Van Kley said the board prevented UNU from subpoenaing information regarding the Timber Road II Wind Farm in Paulding County and disregarded evidence about that wind farm. Last spring, a Vestas turbine in the Paulding County wind farm suffered a blade shear.
“We had attempted to subpoena information about that incident to obtain more data about how far blade throws are known to occur and specifically how far the shattered pieces of those blades traveled through the air and the board wouldn’t allow us to subpoena that information and they wouldn’t allow us to ask questions of the employees of the board who had information about that incident at the (evidentiary) hearing,” Van Kley said. “It’s evident that they are trying to cover up the dangers being threatened by these wind farms in order to promote the wind farm industry.”
Another area of contention Van Kley mentioned was a change in sound from the first phase of the project that would allow for more decibels of noise to be produced in the second phase.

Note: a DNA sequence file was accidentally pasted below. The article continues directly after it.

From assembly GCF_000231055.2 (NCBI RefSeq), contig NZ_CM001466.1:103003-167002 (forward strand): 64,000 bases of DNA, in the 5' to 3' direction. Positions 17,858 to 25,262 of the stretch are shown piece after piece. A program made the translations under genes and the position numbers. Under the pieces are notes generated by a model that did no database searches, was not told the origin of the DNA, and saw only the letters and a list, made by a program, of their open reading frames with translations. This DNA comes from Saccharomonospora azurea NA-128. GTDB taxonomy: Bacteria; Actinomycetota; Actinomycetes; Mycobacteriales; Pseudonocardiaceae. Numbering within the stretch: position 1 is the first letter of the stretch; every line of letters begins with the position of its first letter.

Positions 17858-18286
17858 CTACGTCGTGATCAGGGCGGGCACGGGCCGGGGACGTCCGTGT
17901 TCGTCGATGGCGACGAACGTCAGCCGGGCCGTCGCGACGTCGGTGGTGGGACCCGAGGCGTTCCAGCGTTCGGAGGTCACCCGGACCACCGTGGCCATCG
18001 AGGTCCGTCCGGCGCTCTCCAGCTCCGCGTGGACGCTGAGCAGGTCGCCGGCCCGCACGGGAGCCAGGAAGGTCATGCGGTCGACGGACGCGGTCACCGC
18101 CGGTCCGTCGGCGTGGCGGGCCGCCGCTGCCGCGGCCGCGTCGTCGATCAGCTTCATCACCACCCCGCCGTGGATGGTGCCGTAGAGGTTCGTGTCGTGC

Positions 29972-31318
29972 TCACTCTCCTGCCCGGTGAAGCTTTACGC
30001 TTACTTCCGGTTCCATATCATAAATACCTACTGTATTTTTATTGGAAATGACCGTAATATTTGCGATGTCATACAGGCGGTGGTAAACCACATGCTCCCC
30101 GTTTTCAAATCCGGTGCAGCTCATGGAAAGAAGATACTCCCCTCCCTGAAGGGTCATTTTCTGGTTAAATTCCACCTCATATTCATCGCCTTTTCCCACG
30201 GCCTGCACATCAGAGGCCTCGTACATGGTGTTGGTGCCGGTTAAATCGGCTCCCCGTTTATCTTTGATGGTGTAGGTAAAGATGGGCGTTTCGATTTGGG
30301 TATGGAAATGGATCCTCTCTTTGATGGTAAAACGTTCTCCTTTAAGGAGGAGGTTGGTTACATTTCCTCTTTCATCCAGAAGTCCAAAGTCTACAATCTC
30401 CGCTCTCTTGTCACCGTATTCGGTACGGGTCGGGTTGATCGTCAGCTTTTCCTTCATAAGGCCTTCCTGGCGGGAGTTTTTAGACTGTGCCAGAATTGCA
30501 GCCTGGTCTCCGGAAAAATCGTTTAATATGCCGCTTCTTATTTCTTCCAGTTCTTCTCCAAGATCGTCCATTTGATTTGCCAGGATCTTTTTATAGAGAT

EverPower project manager Jason Dagger said Tuesday the company is open to working with parties with concerns about the project.
“We’re a part of the community and have been for going on five, six years,” Dagger said. “We’re welcome to have all kinds of discussions. Just because we’ve been through the Power Siting Board process doesn’t mean that we can’t work to mitigate any concerns that residents have.
“The project is going to be here for awhile and we want to make sure that it’s the best asset and the best community member out there.”